I started the class by giving back their timed-conversation work, and talking a little bit about the student feedback. I told the students that I would be trying to adjust to some of their requests, but I wouldn't be changing the format of the class. (Students look disappointed or bored.) I then ask if the students who will be giving their timed conversations are ready to begin. One of the students is missing, one is not prepared, but two others are. I hand it over to the first student. We have 20 minutes of news summaries to do in one class because I ran out of time in the last class and its already 8 minutes in. The topics are interesting, especially the topics on gay marriage laws in Argentina and the U.S. and on Alzheimer disease. By the time we finish, we have burned away most of the class time and I only have 20 minutes left.

I have to radically change my plans and do a on the fly introduction of the task, which I had wanted them to do in class but have now assigned as homework. I handout the worksheet and tell ask them to cover two of the four topics and then introduce Photostory 3. The students are patient as a fumble with the Internet connections. Finally, I show them OWL, an online writing resources by the University of Purdue, which shows students how to provide citations to any information that they may use. I wrap up the class and let the students leave five minutes early.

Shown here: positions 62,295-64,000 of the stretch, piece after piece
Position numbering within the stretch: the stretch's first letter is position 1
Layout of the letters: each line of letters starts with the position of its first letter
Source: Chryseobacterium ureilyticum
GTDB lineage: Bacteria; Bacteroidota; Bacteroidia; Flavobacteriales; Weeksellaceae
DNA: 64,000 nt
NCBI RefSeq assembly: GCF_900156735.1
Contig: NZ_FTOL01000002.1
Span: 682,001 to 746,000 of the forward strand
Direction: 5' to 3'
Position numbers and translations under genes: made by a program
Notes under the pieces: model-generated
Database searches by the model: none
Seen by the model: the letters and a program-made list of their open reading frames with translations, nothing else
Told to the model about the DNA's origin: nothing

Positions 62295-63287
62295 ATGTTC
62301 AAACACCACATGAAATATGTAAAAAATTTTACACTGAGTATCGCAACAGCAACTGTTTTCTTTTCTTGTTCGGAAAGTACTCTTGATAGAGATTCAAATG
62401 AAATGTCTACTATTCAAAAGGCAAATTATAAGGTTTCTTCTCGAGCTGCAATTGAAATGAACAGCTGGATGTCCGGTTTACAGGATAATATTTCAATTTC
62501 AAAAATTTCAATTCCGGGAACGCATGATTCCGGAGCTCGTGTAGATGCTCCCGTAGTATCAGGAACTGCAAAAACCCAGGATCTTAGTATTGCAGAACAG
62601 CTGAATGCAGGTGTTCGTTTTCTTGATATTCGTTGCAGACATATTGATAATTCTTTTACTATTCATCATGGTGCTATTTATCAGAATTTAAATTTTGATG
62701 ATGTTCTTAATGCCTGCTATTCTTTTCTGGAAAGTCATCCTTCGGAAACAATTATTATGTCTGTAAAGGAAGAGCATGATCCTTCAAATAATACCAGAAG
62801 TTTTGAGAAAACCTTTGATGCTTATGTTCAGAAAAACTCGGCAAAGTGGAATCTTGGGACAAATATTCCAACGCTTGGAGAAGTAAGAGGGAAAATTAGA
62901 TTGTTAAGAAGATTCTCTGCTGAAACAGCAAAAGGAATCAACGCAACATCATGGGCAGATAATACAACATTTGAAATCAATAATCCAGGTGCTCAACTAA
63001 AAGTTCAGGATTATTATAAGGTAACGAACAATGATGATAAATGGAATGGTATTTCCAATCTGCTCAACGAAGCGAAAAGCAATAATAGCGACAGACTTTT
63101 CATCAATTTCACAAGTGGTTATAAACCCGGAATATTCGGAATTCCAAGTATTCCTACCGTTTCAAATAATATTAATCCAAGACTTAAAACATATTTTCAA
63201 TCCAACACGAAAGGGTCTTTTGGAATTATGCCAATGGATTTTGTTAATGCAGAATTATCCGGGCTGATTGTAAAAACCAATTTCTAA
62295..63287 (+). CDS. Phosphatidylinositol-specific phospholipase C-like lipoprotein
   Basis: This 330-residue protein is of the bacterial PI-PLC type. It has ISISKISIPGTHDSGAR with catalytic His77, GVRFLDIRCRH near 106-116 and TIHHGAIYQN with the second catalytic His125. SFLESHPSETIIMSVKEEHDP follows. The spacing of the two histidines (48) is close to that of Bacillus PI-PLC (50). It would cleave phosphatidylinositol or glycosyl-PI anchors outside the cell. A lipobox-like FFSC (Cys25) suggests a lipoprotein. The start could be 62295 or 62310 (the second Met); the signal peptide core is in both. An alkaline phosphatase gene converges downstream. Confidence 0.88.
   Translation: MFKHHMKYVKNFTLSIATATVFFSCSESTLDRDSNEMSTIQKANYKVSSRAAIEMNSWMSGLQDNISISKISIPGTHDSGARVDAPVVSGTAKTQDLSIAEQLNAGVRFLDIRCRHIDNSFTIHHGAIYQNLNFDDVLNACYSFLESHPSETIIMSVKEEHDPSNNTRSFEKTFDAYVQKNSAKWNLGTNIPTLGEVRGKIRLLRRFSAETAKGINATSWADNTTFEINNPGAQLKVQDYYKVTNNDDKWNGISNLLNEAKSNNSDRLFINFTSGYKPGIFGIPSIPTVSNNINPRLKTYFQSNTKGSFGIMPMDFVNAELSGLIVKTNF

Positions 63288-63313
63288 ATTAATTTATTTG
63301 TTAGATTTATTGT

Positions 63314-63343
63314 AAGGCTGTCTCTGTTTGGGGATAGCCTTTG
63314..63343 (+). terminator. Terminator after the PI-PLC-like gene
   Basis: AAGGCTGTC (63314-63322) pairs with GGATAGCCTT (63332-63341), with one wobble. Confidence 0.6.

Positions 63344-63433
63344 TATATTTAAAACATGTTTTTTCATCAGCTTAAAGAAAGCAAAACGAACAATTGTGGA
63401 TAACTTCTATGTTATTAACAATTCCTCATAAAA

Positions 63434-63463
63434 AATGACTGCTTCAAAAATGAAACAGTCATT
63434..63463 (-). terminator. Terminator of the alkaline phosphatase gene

I want to talk a little bit about speaking and writing because I do believe speaking and writing are related, and it frustrates me that I can't explain it to my students and that I even up doubting myself. First, speaking and writing are productive tasks. Productive tasks are much more difficult to teach, I think, because they 1) require more energy from the students, 2) they can be frustrating because students tend to obsesses about their "mistakes," and 3) they require us to demonstrate our knowledge. It's not easy for us to face criticism when we speak or when we have a paper returned in red ink with obscure remarks and blotted out ideas. Because they are so hard to master, they are worth investing time into practicing. I believe that students who write first can organize their ideas, their vocabulary, phrases, and information so when they are asked to speak, they have resources to draw upon. If you are giving a presentation, you prepare by reading, then you write an outline or a full speech, then you put it aside and see what you can produce. Production, communication, interaction, noticing, speaking, and writing.

How can I better explain to my students the relationship between speaking and writing?
How can I show students how to capitalize on their noticing opportunities with speaking and writing?
Should I just ditch the twice weekly blogs? Is that too much to ask?

I'm exhausted. Time to sleep.